Currently, TAVR is approved for patients with symptomatic, severe aortic stenosis, who are at intermediate or high risk for undergoing open-heart surgery. Advanced age increases risk, as does chronic illness or a condition that would complicate open-heart surgery and recovery. A care team comprised of specialists in cardiothoracic surgery, interventional cardiology, anesthesiology and echocardiography work together to determine the best candidates for TAVR.

People interested in learning if they might be candidates for TAVR should speak with their primary care provider or a cardiologist.


Moses Mathur, MD, MSc, FACC, is board certified in interventional cardiology, general Dr Moses Mathurcardiology, echocardiography and internal medicine. He practices at Virginia Mason Hospital and Seattle Medical Center. Dr. Mathur specializes in structural and interventional cardiology, transcatheter aortic valve replacement (TAVR), MitraClip, Watchman, atrial septal defect (ASD) and patent foramen ovale (PFO)

 

Advanced Procedure Makes Heart Valve Replacement Possible for More Patients

Heart_Partridge_Rantos_low_res

With his new heart valve, Bob Partridge can walk without getting winded. Trish Rantos, ARNP, measures his progress.

When Bob Partridge’s cardiologist told him it was time to treat his faulty heart valve, Bob was very aware of the problem. He couldn’t walk the 14 steps from his basement to the kitchen without stopping to catch his breath or even make it across his yard. Bob’s aortic valve had narrowed, obstructing blood flow. His heart straining to pump enough blood left him profoundly tired and weak.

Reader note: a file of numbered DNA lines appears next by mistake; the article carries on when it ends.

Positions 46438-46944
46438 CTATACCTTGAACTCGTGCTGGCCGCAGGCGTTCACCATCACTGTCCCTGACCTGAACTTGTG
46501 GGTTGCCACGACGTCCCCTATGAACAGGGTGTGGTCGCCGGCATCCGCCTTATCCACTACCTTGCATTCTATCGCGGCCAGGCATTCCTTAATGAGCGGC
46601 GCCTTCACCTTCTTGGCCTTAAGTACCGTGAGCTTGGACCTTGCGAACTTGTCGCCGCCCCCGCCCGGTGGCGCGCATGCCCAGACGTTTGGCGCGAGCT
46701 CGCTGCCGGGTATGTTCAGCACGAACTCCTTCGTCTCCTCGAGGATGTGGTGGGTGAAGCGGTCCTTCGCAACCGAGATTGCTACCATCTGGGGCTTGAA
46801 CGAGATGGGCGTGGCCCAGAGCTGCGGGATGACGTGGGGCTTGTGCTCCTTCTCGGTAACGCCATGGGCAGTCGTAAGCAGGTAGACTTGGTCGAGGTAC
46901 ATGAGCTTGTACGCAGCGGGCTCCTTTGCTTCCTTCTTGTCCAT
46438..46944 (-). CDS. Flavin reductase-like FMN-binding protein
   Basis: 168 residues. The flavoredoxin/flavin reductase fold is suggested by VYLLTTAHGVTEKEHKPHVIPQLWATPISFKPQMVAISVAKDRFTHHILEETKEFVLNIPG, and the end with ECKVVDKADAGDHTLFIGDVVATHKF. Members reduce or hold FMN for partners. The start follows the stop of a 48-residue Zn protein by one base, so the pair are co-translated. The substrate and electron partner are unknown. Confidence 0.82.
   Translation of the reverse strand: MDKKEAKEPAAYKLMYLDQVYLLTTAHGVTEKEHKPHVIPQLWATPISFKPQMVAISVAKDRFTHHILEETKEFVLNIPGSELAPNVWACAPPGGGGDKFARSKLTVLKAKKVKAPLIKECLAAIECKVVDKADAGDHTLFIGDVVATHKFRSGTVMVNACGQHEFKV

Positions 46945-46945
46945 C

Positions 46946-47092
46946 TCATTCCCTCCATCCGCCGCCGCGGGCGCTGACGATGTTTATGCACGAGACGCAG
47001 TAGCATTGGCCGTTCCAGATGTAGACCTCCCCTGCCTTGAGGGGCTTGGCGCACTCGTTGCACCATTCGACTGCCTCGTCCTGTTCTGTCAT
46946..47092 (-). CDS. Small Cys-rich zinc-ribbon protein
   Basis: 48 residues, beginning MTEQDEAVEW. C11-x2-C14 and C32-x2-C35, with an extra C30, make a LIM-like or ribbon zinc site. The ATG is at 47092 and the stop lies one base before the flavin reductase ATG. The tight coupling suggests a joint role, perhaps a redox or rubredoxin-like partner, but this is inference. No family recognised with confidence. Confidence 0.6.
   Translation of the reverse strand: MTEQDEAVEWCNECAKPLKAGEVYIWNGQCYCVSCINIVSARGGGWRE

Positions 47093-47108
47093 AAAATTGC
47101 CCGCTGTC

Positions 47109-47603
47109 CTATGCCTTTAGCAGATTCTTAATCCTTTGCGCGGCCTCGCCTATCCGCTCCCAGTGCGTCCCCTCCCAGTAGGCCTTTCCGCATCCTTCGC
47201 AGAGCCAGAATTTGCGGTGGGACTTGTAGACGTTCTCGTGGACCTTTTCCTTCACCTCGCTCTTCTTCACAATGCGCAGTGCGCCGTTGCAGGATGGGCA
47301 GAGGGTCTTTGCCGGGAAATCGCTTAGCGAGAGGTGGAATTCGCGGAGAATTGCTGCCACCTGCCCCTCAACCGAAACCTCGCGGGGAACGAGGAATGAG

Bob had severe aortic valve stenosis, a condition primarily treated by replacing the valve during open-heart surgery. Because Bob has a stoma — a permanent opening in his neck to breathe following treatment for laryngeal cancer — a chest wound from operating on his heart might become infected. Open-heart surgery was too risky for Bob, but his interventional cardiologist, Gordon Kritzer, MD, FACC, had a less invasive treatment in mind.

Bob learned he could receive his new heart valve by way of a balloon catheter inserted through a small incision in his groin. Known as transcatheter aortic valve replacement, or TAVR, a new valve is guided through an artery all the way to the heart, then expanded to replace the damaged valve. A newly constructed operating suite with the advanced imaging capability needed to perform TAVR had just opened at Virginia Mason. Bob would be the first patient to undergo the procedure there.

“I had no objection; they are great doctors,” says Bob. “I have a lot of faith in Dr. Kritzer, and Dr. Velamoor (cardiac surgeon Gautam R. Velamoor, MD, FACS) really impressed me. I said let’s do it. Somebody has to be first.”

Right after the procedure, Dr. Kritzer reported to Bob’s wife, Jacolyn, that everything had gone very well and she’d be able to see him in a few minutes. “He got such good care afterward, they were really on the case,” remembers Jacolyn. “His recuperation was so much easier than it would have been with open-heart surgery.”

Bob went home only five days after having TAVR. He wore a monitor for the first couple of weeks to track his heart rate, but didn’t feel any pain or other effects from the procedure. What he did feel was back to normal, walking and taking the stairs like he used to, without getting winded.

“My laryngectomy was a big operation, but TAVR wasn’t anything compared to that,” says Bob. “I was very willing to go along with it because I like my doctors, I know them. It was a good experience.”